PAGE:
Quick Roundup 49

Monday, April 24, 2006


Although I was very busy at the end of last week, I was up early Friday morning to post. So why didn't I? One of the worst thunderstorms I've seen in quite a while was going on basically directly overhead. I figured that rather than sit around at my keyboard waiting to lose power, get zapped, or both, I'd get some extra sleep while it rolled over.

Don't believe me? Being a Southerner, I know thunderstorms. This one sounded positively awful, and it included high winds (and may have spawned a tornado) that ripped the roof off a school within twenty minutes of where I live, in addition to causing power outages at others.

Blogger Down

And I was getting ready to post this morning when I noticed that Blogger wasn't cooperating. This affected comments as well. And, in case you're expecting updates here or at other blogs hosted at blogspot.com, it won't be happening today during the hour beginning at 4:00 p.m. Pacific Time.

[Update: I wrote the above during my second attempt to post this roundup, at lunch. I have only now gotten back to working on this post 13 hours after I started it!]

Trailblazing Pilot Passes Away

Reader Hannes Hacker marked some sad news: the recent death of the great test pilot, Scott Crossfield.

Record-setting test pilot Scott Crossfield, who helped pave the way for space exploration, has died in a north Georgia plane crash.

Crossfield, 84, of Herndon, Va., was alone in his single-engine, 1960s-era Cessna 210A when he crashed in rural Gordon County after leaving Prattville, Ala., bound for Herndon, the Atlanta Journal-Constitution said. There were thunderstorms and hail reported in the area.

Crossfield made history on Nov. 20, 1953, when he became the first pilot to reach twice the speed of sound.
Lots of 'em are Democrats

Paul Hsieh's entry on the "Waiter Rule" is a must-read.
How can a busy CEO determine if one of his employees is genuinely nice or is a jerk merely pretending to be nice in order to suck up to the boss? According to this article, the most reliable test is how he or she treats the waiter....
He goes on to note that the jerks "view others (either above or below them on the ladder) as merely a means to an end, and the key attribute they focus on with respect to other people is the power relationship". This type is merely annoying to observe. They are insufferable as superiors and should be avoided if at all possible. So go read the post if you haven't already. It's advice I could have used years ago.

Kinda reminds me of John F. "Don't you know who I am?" Kerry....

Landmark Bridge in Rhode Island Demolished

Lubber's Line, who was reminded of his Navy days by a recent post of mine on the Antarctic, coincidentally recently reminded me of one of my past lives. His news of the demolition of the Jamestown Bridge prompted me to refresh my Rhode Island geography a bit.

Way back when I was just out of college and making my way through Naval Officer Candidate School, it was located in Newport, Rhode Island, adjacent to Narragansett Bay, and therefore in plain sight of a very high suspension bridge which everyone used as a metaphor for the sixteen weeks we had to endure. I distinctly remember the Chief in charge of our company having us chase off a flock of geese in a field -- by marching straight at them -- before he called us to a halt and had us look at the bridge for a moment. He helpfully reminded us that we were scarcely an eighth of the way across "the bridge" (i.e., in week two of the sixteen) before making us do push-ups among the bird droppings. We'll just say that geese lay more than one kind of "egg", and leave it at that....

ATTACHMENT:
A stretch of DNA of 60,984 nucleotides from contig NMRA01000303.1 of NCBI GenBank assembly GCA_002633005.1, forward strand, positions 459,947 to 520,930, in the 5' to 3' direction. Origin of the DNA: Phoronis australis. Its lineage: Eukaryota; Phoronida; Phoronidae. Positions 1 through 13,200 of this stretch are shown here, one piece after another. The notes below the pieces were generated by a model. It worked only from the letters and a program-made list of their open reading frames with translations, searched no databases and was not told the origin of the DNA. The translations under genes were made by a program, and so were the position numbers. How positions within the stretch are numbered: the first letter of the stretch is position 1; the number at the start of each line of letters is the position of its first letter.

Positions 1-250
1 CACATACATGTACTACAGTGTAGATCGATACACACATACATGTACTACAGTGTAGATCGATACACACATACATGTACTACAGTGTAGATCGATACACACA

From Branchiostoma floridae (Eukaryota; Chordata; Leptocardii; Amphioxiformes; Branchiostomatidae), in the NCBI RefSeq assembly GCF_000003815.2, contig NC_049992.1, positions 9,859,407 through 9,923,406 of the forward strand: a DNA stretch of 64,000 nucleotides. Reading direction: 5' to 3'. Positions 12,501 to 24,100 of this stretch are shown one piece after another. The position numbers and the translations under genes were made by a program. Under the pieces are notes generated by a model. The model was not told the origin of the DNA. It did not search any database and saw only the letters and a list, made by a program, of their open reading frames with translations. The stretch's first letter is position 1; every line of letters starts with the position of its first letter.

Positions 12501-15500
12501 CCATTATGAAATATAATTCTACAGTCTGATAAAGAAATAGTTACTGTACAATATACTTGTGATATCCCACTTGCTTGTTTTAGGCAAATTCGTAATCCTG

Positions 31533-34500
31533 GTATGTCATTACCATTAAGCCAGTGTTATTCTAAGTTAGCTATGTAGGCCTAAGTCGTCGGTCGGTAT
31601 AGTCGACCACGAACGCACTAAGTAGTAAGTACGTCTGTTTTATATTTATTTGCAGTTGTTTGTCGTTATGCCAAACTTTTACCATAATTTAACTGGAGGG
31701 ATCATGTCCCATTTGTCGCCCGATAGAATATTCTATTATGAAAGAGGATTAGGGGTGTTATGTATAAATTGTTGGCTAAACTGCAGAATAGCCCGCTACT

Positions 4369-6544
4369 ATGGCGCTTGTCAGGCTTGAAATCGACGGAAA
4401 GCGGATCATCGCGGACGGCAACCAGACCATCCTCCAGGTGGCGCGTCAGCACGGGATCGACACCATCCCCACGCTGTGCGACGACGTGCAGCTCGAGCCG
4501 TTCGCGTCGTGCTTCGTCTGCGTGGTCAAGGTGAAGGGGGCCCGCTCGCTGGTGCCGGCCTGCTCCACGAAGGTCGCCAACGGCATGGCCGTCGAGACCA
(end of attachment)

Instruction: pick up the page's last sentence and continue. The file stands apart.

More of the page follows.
OCS is, I am pretty sure, no longer in Newport, having moved, I think to Orlando, Florida and then perhaps to Pensacola. But is "the" bridge still there? I don't remember what the bridge was called, but Lubber's Line says that the Jamestown Bridge, which serves state route 138, crosses the "west passage of Narragansett Bay", which is clearly not the side closest to where OCS was.

Perhaps if Lubber's Line happens by, he can confirm that I am right, that "the bridge" I remember still stands -- or at least congratulate me on being lucid enough to remember what I did, and spry enough to type it all out!

-- CAV


Lubber's Line said...

Gus, your geography is correct, the bridge your OCS Chief was pointing out was the “Newport Bridge”, it was built in 1969, and yes it is still standing. It was officially renamed the “Claiborne Pell” Bridge after the former RI Senator, father of the Pell college grant program and part time moonbat (Supporter of government research into UFOs and psychic viewing). The locales still call it the “Newport Bridge” and it spans the bay’s east passage with great views of the Naval War College and City of Newport.

The “Jamestown” bridge spans the west passage of Narragansett Bay with the island of Conanicut and town of Jamestown in the middle. Up until the demolition we had two Jamestown Bridges, the condemned OLD Jamestown Bridge and the NEW “Jamestown-Verrazano” Bridge a few hundred feet to the north. As with the Claiborne Pell Bridge the locals don’t call it the Jamestown-Verrazano Bridge just the “Jamestown Bridge”.

Rhode Islanders, living in the smallest state, like their driving distances short and apparently bridge names as well.

About you being “lucid” enough to remember “ancient” history, I’ll continue to read your blog and reserve judgment, so far so good though ;-)

Gus Van Horn said...


Thanks for stopping by and giving me the gouge on those bridges, and on Senator Pell, for that matter!

As I think more and more about it, I think I can hazily recollect having to drive across the old Jamestown Bridge on the way to OCS. That would indeed be nerve-wracking in icy conditions.